Having practically no water absorption compared to ceramic tile, porcelain tile is much less likely to freeze and crack in sustained cold weather or otherwise show signs of weathering in freeze/thaw cycles, making it ideal for outdoor applications. The water absorption rate of a standard porcelain tile is generally less than 0.5% while for ceramic tiles, this rate is often only just under 3% for floor tiles and just under 10% for wall tiles.

Though some glazed tile can be slippery and therefore not suitable for floor use unless treated, porcelain tiles can be manufactured with a coefficient of friction high enough to be considered non-slip.

Porcelain tile can also be marketed as sustainable. While the tiles can last the lifetime of a building, should design needs change, the tiles can be recycled as material for road and landscape base material rather than be shipped to landfills.

Using glazed ceramic or porcelain tile to achieve the natural look of stone in outdoor living areas is on the upswing in many regions of the country. Designers frequently create modular rectangular patterns incorporating a variety of sizes and shapes to replicate the appearance of classical stone flooring. Some are also mixing “free-form” pieces to achieve a pleasing aesthetic. Often, floor and wall tiling materials in an outdoor kitchen or living room are echoed around a fire pit and as pathways throughout the garden.

And, notes Rob Henry, a Principal at Robert F. Henry Tile Company, a distributor based in Montgomery Alabama, large modular patterns using stone-look tiles up to 24″ or 36″ square are also popular around pools. Among projects for customers with brick homes, “there is a lot of interest in coordinating tile color to the brick, especially for patios, decks and pool decks, as well as walkways,” he noted, “even though that sometimes raises the hot-foot issue if the tile is dark.”

In 2006, for commercial tile, “large” and “larger” and “even larger” is in, with more products available not only in large format sizes such as 24” x 24”, 24” x 36” and 30” x 30” but also in slab-like pieces, such as 24” x 48”, 30” x 60” and 60” x 90” suitable for exterior floors and walls.

How large is large format?

For example, a huge horizontal installation for the renovation of the Waterside Shops, an upscale open air lifestyle mall in Naples, Florida, that is close to completion, utilizes 90,000 square feet of 18” x 18” anti-slip slate-look porcelain tiles for all the exterior flooring. The specifications for the “extreme make-over” called for a light color that would stay relatively cool to the touch on hot sunny days.

The installation, which features multiple sizes of tile manufactured by Impronta Italgraniti USA, is one of the largest exterior flooring projects using porcelain tile in the United States. It replaces pock-marked cement tile that, while typical of older South Florida Mediterranean-style malls, did not accommodate the contemporary fashion-forward oriented environment the mall developer was aiming for.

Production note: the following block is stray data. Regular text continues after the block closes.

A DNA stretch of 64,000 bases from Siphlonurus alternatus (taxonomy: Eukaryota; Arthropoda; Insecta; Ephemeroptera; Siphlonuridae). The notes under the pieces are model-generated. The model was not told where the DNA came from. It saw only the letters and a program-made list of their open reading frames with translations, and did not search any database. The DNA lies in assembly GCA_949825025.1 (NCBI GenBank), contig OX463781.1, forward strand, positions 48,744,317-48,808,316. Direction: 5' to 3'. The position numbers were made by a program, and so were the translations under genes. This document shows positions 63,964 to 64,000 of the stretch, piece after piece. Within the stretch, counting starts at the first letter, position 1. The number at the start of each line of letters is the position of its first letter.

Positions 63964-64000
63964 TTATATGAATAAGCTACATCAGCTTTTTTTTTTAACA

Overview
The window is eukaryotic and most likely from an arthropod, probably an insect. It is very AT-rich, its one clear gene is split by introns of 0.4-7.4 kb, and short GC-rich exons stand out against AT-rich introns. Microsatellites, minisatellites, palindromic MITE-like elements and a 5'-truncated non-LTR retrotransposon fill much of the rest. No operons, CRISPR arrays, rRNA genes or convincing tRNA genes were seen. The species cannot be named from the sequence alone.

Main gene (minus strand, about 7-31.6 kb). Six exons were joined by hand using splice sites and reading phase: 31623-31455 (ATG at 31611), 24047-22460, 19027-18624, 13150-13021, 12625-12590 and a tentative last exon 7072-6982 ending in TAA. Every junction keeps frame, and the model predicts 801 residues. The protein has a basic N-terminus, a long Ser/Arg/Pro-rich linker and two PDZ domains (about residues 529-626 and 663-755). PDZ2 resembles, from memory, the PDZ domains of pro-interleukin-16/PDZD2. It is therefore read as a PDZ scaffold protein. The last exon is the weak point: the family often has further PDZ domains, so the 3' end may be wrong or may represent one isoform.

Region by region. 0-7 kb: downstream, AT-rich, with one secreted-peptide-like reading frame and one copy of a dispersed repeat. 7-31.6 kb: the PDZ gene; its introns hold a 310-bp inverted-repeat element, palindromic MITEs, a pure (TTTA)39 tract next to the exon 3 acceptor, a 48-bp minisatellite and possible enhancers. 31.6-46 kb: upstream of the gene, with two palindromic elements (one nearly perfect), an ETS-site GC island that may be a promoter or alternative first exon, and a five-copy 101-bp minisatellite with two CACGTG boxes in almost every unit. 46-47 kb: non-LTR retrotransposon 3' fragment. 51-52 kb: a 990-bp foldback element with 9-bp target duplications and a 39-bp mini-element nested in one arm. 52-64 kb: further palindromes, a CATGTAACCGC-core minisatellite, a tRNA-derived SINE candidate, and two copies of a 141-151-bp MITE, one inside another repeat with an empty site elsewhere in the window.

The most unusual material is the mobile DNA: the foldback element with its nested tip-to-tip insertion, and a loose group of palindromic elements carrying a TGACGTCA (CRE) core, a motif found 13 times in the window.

The mall has many covered walkways with canopies only 8 ½ feet high. Because of the disparity between the bright Florida sun and the shadows created by the canopies, the architect, JPRA Architects of Farmington Hills, Michigan, specified the light color to maximize reflection of light back onto the ceilings, explained James Ryan, A.I.A, Chairman of the Board of the architectural firm.

Vertical Installations on the up and up and up

Porcelain tile and porcelain slabs have many value-adding characteristics that make them good choices for vertical cladding on commercial buildings. These include porcelain’s higher mechanical strength, superior to that of natural stone for the same thickness, its lower weight (one-third the weight of granite) and therefore lower shipping costs and installation costs, and its high wind thrust resistance, which makes it suitable for use in hurricane zones. Also, because it is 30% denser than granite, porcelain tile has greater chip resistance than granite.

Manufacturers have developed techniques that enable duplication of the look of natural stone close enough, in some cases, to match existing stone. For example, for matching existing granite in renovations, it is now possible for a porcelain tile manufacturer to take high resolution scans of the existing granite and use computerized plotting to replicate the veining patterns in the porcelain tile, mimicking the width and depth of the vein.

And because of the ability of the manufacturer to control the veining and the color, porcelain tile can enjoy an overall lower rejection rate by the architect and lower percentage of waste than natural stone and granite, especially in projects where the architect is aiming for a monolithic look.